The 1st Amendment guarantees American citizens of the right to freedom of speech, freedom of the press, freedom of religion, and petition. What good does that do anyone if our right to freely associate with others who support our views and causes is infringed upon?
According to House, since his involvement with the Manning support group, he has been visited by agents from various government agencies including the military, the FBI, and the Department of State. Of particular interest to such agencies is David's personal political beliefs and with whom he associates.
David's personal laptop contained emails from friends and family. There was personal information stored in regard to his bank accounts and loans, including passwords. The very nature of David's job as a computer programmer also requires that he has work related messages and projects stored on it. As a programmer, he has many passwords to various secure websites, whose security has now been compromised by the government's unlawful seizure of such information.
Besides being personally and professionally inconvenienced by this harassment, David's work as an advocate for Manning has been dealt a forceful blow. The information about the Support Network was also stored on his laptop. Through illegal means the US government has obtained the mailing lists, donors lists, and confidential memos in connection to strategy methods.
Though the government complied in returning the electronics within a day of the request letter, it had already been seven weeks since the initial seizure, allowing plenty of time for Homeland Security officials to copy the information and circulate among various governmental departments and anyone else they may deem entitled. The request made of them to destroy any and all copies of David's information, as well as clarifying whether they had, indeed, shared the information with other agencies went unaddressed.
The lawsuit challenges the government's implied right to seize, search, copy and share information from a personal electronic device without a reasonable basis of suspicion. Of grave importance to all Americans who wish to enjoy and act upon the democratic rights of this country is the challenge to the government's idea that it has unrestrained authority to search the personal property of individuals and groups who are exercising their right to engage in legal political activities. Irregardless of whether that government approves of a cause or not, is not a basis for infringing on any American citizen's rights by outright denying them protection under the 1st and 4th Amendments.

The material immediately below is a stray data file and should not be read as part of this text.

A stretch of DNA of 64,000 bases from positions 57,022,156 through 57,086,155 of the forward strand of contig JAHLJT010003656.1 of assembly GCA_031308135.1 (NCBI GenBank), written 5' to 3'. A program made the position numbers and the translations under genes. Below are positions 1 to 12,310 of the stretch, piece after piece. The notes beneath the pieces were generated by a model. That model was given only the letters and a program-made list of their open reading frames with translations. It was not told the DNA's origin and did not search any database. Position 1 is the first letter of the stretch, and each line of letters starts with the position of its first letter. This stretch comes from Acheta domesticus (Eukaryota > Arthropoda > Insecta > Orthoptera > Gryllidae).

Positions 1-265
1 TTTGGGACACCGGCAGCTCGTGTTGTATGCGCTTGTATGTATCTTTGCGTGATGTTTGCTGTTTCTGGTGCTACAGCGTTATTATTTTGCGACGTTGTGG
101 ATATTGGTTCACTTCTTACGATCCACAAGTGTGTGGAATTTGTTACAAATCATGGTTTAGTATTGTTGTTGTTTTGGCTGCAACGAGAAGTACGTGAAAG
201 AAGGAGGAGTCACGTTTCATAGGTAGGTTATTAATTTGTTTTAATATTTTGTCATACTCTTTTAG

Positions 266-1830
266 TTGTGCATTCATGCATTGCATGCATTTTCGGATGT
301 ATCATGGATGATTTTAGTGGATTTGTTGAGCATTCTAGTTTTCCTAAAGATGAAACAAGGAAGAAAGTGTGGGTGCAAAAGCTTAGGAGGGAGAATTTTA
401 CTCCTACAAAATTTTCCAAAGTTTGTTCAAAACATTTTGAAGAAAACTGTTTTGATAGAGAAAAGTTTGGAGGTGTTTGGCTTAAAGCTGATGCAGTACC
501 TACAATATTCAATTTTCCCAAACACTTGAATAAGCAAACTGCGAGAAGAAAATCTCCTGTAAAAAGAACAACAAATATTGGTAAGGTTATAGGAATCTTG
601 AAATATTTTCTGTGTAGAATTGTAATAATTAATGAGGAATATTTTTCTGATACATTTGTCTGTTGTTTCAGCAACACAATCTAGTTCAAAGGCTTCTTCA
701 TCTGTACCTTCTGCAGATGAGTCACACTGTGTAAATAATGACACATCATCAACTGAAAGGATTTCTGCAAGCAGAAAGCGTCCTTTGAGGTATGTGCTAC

The lawsuit also claims that David House has been subjected to impromptu questioning at home and his work by investigators from the FBI, the Department of Defense, and the Department of State. He's been placed on a watch list, and has been questioned on every occasion of returning to the US from travels out of the country. The focus of their interest? His advocacy for Manning and his political views in general.
The suit also alleges that the seizure of House's effects “will chill the association rights of the Bradley Manning Support Network” by exposing them retribution through harassment and/or halting them from openly discussing political strategies. House has said the results of the seizure has already shown the effectiveness of the government's intimidation tactics. Though many of Mannings supporters had initially insisted on anonymity, some of them have already been accused of treason, according to the lawsuit. Supporters are now refusing to give even basic information such as email addresses due to a fear of being targeted by the government.
House said, “It silenced people who were once very outspoken and it's caused a lot of donors to retreat. I think what we're seeing here is a systematic encroachment on the private rights of citizens by the US government.”